Unrest Review | MOUSE n JOYPAD

Unrest Review



How interested would you be in a game that has you controlling a poor villager, a princess, and a simple priest? How could a game that delves deep into politics and human sociology be taken as anything but an experimental software with little in the way of actual gaming value? As it turns out, Unrest manages to be both clever and interesting with little effort. Its combination of exploration and dialogue is more than enough to entice every RPG gamer out there, without having to turn towards violence to make the gameplay inviting.

Being an RPG, it wouldn’t be too far fetched to assume Unrest has a heavy focus on core gameplay, as it usually happens with such titles. This couldn’t be further away from the truth, however, as the NPC interaction takes the spotlight here. As I mentioned before, you’ll be taking control over a whole bunch of seemingly random average Joe’s in their own personal quests that won’t be connected at all during the first hour or so. As the storyline goes, the city of Bhmira is in turmoil with its royalty trying to sign a treaty with the Naga people. A deal that isn’t taken too kindly from the people living in the slums, as they’re being rallied by the local religious order against the cold and calculated Naga. The Naga are basically anthropomorphized snakes -true to their name- and the whole thing brings up issues of severe xenophobia. Sometimes from both sides of the coin. I won’t spoil much of the storyline since it develops in a very immersive and realistic manner, but at the very beginning of the game, you’ll gain control over a Naga representative that’s trying to negotiate the terms of the treaty. Seeing things from the other species’ perspective is a real eye opener for the whole experience, and makes you expect things you wouldn’t have expected without playing as a Naga beforehand.

Quite interestingly, every NPC you encounter through the game has a unique opinion of your character (who you’ll be switching quite often, I might add). This reputation system dynamically changes how people react to you and your flow of interaction with them. Take the Naga character, for example. Since most people had only limited contact with the somewhat terrifying species, they will be fearful and respectful of how and what you do. By choosing different dialogue options, you also affect the way storyline goes further down the road. In Unrest, every choice matters and every choice makes you thing thoroughly about what you’re doing. The devs have taken this age-old system to the extreme by removing the ‘game over’ conditions almost entirely. What this means is that even though one of the central characters might die over the course of their chapter, the game will take the sorrowful event into account and continue the story accordingly. Of course, you can load an earlier save, but playing in Iron Man mode makes the experience as a whole much more rewarding.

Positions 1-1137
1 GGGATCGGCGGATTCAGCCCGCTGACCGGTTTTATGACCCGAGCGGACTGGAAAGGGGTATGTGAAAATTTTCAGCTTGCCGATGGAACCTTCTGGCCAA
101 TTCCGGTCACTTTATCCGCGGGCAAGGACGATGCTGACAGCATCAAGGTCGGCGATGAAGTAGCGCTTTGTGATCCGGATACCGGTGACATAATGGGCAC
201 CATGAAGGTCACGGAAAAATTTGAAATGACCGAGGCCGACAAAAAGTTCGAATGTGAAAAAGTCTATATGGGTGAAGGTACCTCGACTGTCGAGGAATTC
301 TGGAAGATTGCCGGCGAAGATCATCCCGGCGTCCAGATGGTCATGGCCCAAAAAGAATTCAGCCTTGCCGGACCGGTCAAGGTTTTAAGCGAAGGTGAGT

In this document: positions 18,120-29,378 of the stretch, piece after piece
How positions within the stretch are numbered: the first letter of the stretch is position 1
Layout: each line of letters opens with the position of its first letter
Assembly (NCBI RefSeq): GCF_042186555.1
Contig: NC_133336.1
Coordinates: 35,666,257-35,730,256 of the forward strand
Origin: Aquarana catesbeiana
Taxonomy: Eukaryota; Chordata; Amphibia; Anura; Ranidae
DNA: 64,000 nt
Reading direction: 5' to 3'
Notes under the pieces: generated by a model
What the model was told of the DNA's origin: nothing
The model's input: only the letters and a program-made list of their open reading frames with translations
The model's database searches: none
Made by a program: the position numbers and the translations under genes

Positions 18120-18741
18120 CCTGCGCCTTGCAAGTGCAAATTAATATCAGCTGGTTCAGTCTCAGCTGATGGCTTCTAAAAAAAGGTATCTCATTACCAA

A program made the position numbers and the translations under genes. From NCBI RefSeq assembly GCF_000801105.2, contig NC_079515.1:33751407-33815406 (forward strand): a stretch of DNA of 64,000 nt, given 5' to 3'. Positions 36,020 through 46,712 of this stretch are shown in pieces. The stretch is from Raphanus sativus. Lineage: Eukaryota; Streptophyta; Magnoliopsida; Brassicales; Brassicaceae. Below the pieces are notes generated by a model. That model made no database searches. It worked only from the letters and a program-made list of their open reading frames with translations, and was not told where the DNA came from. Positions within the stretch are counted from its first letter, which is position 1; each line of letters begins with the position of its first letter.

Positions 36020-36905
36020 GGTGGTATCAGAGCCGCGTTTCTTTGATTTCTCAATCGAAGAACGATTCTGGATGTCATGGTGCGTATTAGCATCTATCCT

You will probably also be pleased to hear that there’s some combat in the game, but it’s a much more concrete and deadly effort than it usually is in similar games. These are mostly one-on-one duels that are fast, brutal and unique. However, killing everything in your path is definitely not a good way to play Unrest, as the bloodshed could easily be the tipping point and the reason the city could fall. The whole game is spun around the idea of keeping the city from falling to the dangers that are constantly lurking, but it’s a nuanced, complicated task to complete. Of course, in a good way. Learning how to influence people and learning about the lore behind the game is a very rewarding experience and the thing most will want to focus on.

As far as technicalities go, Unrest is a well made, if a little uninspired game. The graphics aren’t going to impress anyone, and would have greatly benefited from having levels more animated. I’ve also encountered some issues with scaling, as some resolutions like to cut off parts of menus and such. The music is okayish, although not special in any way. It sets a good atmosphere but not much else. Sadly, there’s no voice-over, but that’s to be expected when funds are limited. The thing that annoyed me the most while playing Unrest is character movement. This is slow and overly sluggish, and will often result with the character not getting where you wanted him/her to go. Of course, tank controls aren’t a serious detriment, but can serve as an irritation. The map is also a bit strange, and takes some time to get used to. Once you get a firm grasp on these things, however, there should be no problem in doing what the game wants you to do.

Finally, Unrest is a rich and subtly built game that will make you think about what you’re doing. It does away with the genre’s standard tropes and focuses on character interaction and intelligent problem solving. A really fresh experience that does things quite differently than the rest of what we’ve been getting nowadays. If you want to play something with rich back story, diverse character cast and unexpected but realistic plot twists, Unrest has to be your first choice. A definitive recommendation.